01/19/2012 12:12 EST | Updated 03/19/2012 05:12 EDT

Marcos' meltdown: Baghdatis smashes 4 rackets during tantrum at Australian Open

MELBOURNE, Australia - Down two sets and a break, Marcos Baghdatis sat in his chair at the changeover and smashed his racket seven times until it was almost unrecognizable. He wasn't finished yet.

Baghdatis calmly gave the mangled racket to a ballboy, plucked a new one out of his bag and cracked that as well. The next two, he didn't even bother taking out of the plastic wrapping.

In all, the fiery Cypriot broke four rackets in a row during an Australian Open meltdown that earned him a $1,250 fine on Thursday.

His frustration released, Baghdatis went on to win the third set but lost the late-night match Wednesday 7-6 (3), 6-4, 5-7, 6-1 to Stanislas Wawrinka.

The racket rage was still the talk of Melbourne Park on Thursday.

"I didn't know he broke a racket, but I'm not surprised," Maria Sharapova said. "Personally I haven't broken too many in my career. Don't recall breaking one during a match. Have broken a couple at practice.

"But must be a good feeling. Just let it all go, I guess."

Baghdatis, who could have been fined up to $2000 for his outburst, joined a list of players who have also been penalized for breaking their rackets at the tournament, including John Isner, Alexandr Dolgopolov and Denis Istomin.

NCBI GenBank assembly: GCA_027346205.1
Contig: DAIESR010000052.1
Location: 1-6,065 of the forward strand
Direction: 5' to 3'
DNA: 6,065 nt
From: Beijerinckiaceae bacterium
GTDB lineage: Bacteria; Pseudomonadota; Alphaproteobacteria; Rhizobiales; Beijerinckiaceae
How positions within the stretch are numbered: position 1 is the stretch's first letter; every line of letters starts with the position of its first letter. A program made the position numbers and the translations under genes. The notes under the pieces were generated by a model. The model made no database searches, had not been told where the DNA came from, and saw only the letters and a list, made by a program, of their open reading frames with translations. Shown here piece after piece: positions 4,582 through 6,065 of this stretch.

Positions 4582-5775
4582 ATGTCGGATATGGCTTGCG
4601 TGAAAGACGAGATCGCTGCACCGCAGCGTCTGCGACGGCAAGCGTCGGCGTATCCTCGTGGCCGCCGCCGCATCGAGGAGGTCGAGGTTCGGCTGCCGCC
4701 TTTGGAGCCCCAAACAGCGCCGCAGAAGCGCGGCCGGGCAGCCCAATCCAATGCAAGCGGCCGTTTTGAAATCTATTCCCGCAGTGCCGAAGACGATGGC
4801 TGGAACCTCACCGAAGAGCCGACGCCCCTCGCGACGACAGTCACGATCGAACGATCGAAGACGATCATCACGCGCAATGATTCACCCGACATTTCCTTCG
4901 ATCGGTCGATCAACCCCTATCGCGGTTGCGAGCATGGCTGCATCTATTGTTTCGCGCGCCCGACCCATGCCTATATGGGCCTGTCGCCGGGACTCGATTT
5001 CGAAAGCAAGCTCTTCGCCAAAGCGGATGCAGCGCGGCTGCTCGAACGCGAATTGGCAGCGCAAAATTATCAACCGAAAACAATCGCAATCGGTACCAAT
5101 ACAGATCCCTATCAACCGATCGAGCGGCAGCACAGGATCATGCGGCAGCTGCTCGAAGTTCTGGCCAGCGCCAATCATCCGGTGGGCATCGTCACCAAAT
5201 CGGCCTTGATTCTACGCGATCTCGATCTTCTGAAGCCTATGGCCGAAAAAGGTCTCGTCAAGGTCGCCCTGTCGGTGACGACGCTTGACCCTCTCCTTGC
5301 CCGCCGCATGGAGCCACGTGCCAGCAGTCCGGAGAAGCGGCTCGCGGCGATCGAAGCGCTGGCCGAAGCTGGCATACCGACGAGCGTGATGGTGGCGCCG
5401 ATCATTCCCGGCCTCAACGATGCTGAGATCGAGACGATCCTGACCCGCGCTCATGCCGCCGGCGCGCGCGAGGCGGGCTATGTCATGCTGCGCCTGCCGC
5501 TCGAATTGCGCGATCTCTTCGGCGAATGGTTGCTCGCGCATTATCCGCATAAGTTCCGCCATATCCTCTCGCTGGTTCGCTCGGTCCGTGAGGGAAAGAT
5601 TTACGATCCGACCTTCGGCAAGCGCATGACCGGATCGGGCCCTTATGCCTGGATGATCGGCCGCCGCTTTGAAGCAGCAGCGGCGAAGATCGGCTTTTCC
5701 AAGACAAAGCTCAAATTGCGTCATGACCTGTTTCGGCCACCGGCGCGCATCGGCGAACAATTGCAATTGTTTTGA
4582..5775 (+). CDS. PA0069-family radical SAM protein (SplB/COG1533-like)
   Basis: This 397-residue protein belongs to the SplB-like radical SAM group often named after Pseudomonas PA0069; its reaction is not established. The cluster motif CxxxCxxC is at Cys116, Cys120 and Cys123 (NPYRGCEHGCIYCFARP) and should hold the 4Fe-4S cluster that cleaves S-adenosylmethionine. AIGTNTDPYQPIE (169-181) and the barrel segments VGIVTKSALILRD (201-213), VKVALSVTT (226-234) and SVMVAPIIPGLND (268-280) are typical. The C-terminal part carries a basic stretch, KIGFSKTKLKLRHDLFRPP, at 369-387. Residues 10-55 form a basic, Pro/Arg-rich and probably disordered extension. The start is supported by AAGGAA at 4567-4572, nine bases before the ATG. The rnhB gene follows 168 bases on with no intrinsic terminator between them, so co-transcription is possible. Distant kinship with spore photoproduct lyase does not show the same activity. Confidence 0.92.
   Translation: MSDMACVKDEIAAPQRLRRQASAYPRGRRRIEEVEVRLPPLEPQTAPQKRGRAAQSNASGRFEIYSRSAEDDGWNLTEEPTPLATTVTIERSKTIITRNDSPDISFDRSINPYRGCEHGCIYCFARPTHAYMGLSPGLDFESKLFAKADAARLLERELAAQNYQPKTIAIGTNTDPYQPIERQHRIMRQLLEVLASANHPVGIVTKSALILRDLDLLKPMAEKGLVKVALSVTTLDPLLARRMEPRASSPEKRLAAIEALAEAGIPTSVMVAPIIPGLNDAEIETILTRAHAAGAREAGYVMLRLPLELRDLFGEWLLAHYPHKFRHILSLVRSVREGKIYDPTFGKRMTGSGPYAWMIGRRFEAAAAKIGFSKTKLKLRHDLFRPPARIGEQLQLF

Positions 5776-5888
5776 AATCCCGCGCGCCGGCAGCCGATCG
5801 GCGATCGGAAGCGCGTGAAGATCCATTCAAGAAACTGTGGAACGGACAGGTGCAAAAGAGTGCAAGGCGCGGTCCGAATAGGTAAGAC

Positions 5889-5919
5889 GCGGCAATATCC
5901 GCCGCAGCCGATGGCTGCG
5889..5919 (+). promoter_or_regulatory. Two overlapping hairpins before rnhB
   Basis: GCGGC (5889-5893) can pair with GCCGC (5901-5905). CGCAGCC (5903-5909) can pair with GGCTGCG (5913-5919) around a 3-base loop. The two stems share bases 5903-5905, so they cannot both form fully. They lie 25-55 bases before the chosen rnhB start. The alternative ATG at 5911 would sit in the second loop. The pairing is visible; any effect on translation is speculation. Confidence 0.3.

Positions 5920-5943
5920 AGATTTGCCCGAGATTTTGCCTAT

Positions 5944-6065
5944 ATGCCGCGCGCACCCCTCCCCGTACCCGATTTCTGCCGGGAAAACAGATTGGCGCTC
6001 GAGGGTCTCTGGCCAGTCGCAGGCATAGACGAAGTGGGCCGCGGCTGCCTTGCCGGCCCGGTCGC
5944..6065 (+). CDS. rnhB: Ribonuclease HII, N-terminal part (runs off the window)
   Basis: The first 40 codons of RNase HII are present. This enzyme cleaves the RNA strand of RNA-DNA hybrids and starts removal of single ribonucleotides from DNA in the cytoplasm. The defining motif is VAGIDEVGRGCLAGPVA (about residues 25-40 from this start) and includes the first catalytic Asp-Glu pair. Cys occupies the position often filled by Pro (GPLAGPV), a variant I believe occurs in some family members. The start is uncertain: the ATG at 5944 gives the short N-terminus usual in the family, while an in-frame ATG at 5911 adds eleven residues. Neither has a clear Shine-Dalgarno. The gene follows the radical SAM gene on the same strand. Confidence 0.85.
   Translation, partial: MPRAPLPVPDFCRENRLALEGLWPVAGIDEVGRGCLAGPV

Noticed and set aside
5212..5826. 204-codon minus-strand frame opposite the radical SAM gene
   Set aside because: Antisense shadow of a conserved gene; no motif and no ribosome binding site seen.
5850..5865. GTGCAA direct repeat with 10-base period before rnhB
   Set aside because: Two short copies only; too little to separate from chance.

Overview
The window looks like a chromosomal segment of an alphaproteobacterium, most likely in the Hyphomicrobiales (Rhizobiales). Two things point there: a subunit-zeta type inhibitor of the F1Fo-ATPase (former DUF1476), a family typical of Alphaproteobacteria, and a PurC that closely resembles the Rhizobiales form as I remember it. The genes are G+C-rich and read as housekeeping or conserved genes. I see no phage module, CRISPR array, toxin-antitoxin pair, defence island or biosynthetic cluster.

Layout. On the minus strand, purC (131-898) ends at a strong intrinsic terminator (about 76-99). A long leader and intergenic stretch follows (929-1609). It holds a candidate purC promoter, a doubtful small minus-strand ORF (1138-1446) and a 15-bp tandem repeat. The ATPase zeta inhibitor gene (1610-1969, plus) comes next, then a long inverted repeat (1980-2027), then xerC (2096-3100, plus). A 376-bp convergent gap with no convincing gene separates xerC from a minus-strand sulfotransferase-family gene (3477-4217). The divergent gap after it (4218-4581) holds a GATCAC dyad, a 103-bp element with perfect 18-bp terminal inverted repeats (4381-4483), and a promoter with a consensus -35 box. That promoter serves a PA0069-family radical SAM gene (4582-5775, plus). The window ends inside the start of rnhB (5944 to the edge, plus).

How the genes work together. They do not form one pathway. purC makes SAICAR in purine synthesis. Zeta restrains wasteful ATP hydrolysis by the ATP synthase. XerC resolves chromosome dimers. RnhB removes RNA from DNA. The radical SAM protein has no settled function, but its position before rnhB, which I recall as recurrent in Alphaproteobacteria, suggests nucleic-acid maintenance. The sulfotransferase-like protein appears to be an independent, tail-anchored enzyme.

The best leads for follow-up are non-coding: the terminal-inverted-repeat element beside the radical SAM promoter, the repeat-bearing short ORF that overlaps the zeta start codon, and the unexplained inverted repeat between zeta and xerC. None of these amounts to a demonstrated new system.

Donald Young, Juan Carlos Ferrero and Gilles Simon have been given $1,500 fines for audible obscenities.

Baghdatis wasn't alone in losing his cool on Wednesday.

After losing the fourth set of his marathon match against Isner, David Nalbandian threw his racket into a wall at Margaret Court Arena and was lucky it didn't rebound and hit a nearby linesperson.

A ballboy picked up the racket and gave it back, only for the unhappy Argentine to fling it into the crowd.

That wasn't the end of it, either. Nalbandian also angrily smashed his racket after netting a volley on match point and later verbally hit out at chair umpire Kader Nouni, who refused his request for a Hawk-eye challenge at break point at 8-8 in the fifth set because he had waited too long.

"I mean, it's ridiculous playing this kind of tournament with this kind of umpires," Nalbandian said. "I mean, can you be that stupid to do that in that moment?"

Nalbandian and Baghdatis still have some way to go before they can match former No. 1-ranked Marat Safin for racket-smashing prowess.

The 2005 Australian Open champion once estimated that he had destroyed about 700 in his 12-year career.

"Luckily I get them for free," said Safin, who recently won a seat in Russia's lower house of Parliament.